Amnesty International has accused the Nigerian military of taking measures to cover up its troops’ massacre of Shiite Muslims in Zaria, Kaduna State last December.

PHOTONEWS: Nigerian Military Covered Up Zaria Massacre, Dug Mass Graves And Buried Shiite Members Alive

In a report released today, the international human rights and advocacy organization gave a detailed account of the Nigerian military’s massacre of Shiite Muslims in Zaria between December 12th and 14th, 2015. Amnesty International provided evidence not only that the military used excessive force against civilians, killing more than 350 people, but that Nigerian troops went to great lengths to cover up these crimes.

Following the bloody encounter between the Shiites and soldiers, SaharaReporters was the first website to provide extensive evidence that the troops mowed down scores of members of the religious sect.

SaharaReporters had revealed that the carnage happened after a confrontation between members of the Islamic Movement of Nigeria (IMN) and a military convoy that was escorting the Chief of Army Staff, General Tukur Buratai, to an event. Following the encounter, the Nigerian army alleged that the Shiite members had attempted to assassinate General Buratai. The sect vigorously denied the allegation.

In its damning report, Amnesty International seemed to lend credence to the account given by the Shiites. According to the human rights organization, “the Nigerian Army has provided no evidence to substantiate its claim that IMN protesters attempted to assassinate the Chief of Army Staff or shot at his convoy, or that the protesters’ action warranted the degree of force used against them.”

The report added, “the military reported one fatality and one casualty among its ranks during the initial clashes.”

Yesterday, the Kaduna State government asked a Kaduna High Court to sentence fifty Shiite members to death for causing the death of one soldier.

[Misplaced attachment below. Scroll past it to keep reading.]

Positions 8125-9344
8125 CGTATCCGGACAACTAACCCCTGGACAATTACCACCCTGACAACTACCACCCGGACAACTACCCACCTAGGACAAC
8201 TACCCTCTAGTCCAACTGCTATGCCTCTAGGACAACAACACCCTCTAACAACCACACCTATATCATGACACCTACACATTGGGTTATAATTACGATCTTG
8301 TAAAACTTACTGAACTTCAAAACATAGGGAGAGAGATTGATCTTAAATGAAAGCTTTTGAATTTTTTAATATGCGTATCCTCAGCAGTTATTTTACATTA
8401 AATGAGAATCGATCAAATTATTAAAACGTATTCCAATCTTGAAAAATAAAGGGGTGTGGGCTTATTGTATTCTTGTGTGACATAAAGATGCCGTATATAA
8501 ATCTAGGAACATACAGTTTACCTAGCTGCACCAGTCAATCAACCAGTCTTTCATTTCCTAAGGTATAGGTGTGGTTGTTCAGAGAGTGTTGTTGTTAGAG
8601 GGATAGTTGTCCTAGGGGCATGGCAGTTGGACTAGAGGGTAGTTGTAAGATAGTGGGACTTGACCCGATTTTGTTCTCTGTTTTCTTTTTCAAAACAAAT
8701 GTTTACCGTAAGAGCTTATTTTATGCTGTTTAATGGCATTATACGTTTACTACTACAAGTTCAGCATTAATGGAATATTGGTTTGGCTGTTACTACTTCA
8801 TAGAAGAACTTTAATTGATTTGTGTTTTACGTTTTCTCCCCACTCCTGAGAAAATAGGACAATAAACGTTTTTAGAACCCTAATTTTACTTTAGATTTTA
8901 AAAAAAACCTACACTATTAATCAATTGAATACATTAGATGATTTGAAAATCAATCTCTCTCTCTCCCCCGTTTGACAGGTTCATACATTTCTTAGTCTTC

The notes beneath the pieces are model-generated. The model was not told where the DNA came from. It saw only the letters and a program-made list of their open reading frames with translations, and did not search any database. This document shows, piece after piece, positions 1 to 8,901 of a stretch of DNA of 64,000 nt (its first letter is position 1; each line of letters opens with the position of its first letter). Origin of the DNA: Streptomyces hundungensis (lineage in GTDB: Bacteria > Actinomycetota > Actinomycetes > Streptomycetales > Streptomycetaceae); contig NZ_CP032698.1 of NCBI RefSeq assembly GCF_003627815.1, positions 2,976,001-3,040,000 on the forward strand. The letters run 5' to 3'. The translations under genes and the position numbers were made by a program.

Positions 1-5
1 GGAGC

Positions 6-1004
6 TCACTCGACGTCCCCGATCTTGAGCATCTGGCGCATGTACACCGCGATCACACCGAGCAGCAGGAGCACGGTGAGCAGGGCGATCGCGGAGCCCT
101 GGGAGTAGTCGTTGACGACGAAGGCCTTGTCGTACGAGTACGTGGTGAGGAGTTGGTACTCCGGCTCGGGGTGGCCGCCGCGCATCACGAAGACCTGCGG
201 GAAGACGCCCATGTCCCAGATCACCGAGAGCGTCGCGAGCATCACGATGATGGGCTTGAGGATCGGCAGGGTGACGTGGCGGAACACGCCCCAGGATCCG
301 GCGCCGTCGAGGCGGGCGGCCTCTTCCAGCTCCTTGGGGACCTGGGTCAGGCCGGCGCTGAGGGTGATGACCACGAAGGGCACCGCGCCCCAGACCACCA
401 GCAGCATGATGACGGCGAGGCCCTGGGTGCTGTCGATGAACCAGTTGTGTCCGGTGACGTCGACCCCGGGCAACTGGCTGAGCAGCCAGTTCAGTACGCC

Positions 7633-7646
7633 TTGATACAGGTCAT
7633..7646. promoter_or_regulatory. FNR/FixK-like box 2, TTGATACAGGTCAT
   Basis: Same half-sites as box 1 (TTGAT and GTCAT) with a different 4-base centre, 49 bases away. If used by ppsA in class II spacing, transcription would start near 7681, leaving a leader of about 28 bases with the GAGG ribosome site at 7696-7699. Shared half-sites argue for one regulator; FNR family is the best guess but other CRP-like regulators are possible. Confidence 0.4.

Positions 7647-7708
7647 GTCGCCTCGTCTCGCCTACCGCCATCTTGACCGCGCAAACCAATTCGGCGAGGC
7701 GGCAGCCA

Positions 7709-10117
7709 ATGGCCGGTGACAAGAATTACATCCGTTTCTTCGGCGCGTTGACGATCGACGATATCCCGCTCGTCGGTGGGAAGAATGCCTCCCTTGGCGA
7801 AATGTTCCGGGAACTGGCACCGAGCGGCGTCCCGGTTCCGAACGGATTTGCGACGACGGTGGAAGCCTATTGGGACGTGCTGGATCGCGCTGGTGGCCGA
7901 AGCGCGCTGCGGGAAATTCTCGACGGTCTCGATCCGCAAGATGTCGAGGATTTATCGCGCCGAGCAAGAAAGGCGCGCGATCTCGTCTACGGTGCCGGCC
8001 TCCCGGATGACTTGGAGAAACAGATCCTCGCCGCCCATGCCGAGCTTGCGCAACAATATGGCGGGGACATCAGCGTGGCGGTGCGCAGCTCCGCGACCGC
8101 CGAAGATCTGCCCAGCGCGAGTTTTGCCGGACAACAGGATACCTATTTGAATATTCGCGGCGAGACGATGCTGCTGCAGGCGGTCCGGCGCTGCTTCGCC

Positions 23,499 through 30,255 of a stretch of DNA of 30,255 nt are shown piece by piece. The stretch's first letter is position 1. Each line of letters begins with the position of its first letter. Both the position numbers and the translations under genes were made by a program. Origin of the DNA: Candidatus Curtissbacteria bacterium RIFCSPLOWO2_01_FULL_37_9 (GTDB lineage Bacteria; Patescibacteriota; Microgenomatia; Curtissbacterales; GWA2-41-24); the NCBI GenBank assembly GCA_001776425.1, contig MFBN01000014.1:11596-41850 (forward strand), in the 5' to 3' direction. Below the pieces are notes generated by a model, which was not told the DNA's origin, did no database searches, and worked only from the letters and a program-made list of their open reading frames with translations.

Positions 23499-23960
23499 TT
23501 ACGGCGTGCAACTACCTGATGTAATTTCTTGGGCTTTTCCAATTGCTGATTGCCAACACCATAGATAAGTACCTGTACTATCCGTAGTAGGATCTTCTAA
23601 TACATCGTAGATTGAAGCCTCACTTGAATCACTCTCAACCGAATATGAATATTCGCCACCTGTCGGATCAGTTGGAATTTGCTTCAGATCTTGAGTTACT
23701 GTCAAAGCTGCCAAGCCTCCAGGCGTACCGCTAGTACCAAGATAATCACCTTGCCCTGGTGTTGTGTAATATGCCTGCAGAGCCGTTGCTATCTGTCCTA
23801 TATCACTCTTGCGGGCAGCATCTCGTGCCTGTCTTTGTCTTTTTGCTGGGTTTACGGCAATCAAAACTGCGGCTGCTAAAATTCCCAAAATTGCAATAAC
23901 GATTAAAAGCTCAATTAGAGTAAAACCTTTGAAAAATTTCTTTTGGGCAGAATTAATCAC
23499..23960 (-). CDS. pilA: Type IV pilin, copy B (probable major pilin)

Amnesty International provided images to SaharaReporters depicting before and after photos of Shiite sites of worship destroyed under the order of the Nigerian military. The organization also provided images of suspected mass graves where the military reportedly hid the bodies of the victims of their carnage.

Amnesty International disclosed that it “has identified the location of one possible mass grave in the Mando area near the city of Kaduna, where [Amnesty International] found a large area churned up by differs, with dried-up large vehicle tracks still visible at the time of the visit.”

The pattern and behavior of the Nigerian military following the initial clash triggered widespread criticism. Lanre Olanrewaju, the chairperson of the Civil Society Network Against Corruption (CSNAC), told SaharaReporters, “If the military believed their actions to be lawful, then why should they go to such lengths to hide the dead bodies from the public and the families of the deceased? Their cover up shows the premeditation in their action to murder unarmed civilians.”

Satellite images provided by Amnesty International show important Shiite religious sites or property belonging to the IMN leader, Sheikh Ibrahim Zakzaky, being demolished. According to the report, “after the incident, the military meticulously destroyed most of the evidence at the scenes of the clashes. Soldiers sealed the areas around Ibrahim al-Zakzaky’s compound and around the Hussainiya in the afternoon of 12 December 2015 and for several days afterward.”

Amnesty International investigators found “that Ibrahim al-Zakzaky’s compound had been razed to the ground and the rubble removed, bloodstains washed off, and bullets and spent cartridge removed from the streets…several other sites belonging to the IMN in Zaria, including the Hussainiya, a recently created cemetery, a shrine dedicated to Ibrahim Al-Zakzaky’s mother, a media/film production center, and a research center, were also completely or partially destroyed in the days following the incident.”

The Amnesty International report provided recommendations to various Nigerian institutions and authorities, including the Kaduna State government and the Federal Government. To the Kaduna State government, it is recommended that it “ensure that the Judicial Commission of Inquiry into the Zaria events…[be] impartial and thorough.” It also urged the government to ensure that the “Commission has the necessary means to carry out its investigation unhindered and the necessary powers to summon and compel the relevant civil and military authorities to cooperate fully.”

Amnesty International recommended that the Federal Government “ensure [that] those suspected of being criminally responsible are held accountable through fair trials…and that families and dependents of the victims of extrajudicial executions and other unlawful killings are entitled to obtain fair and adequate reparation from the state, including financial compensation.”

The Nigerian military has not offered a public response to Amnesty International’s report at the time of publication.

 

 

 

 

 

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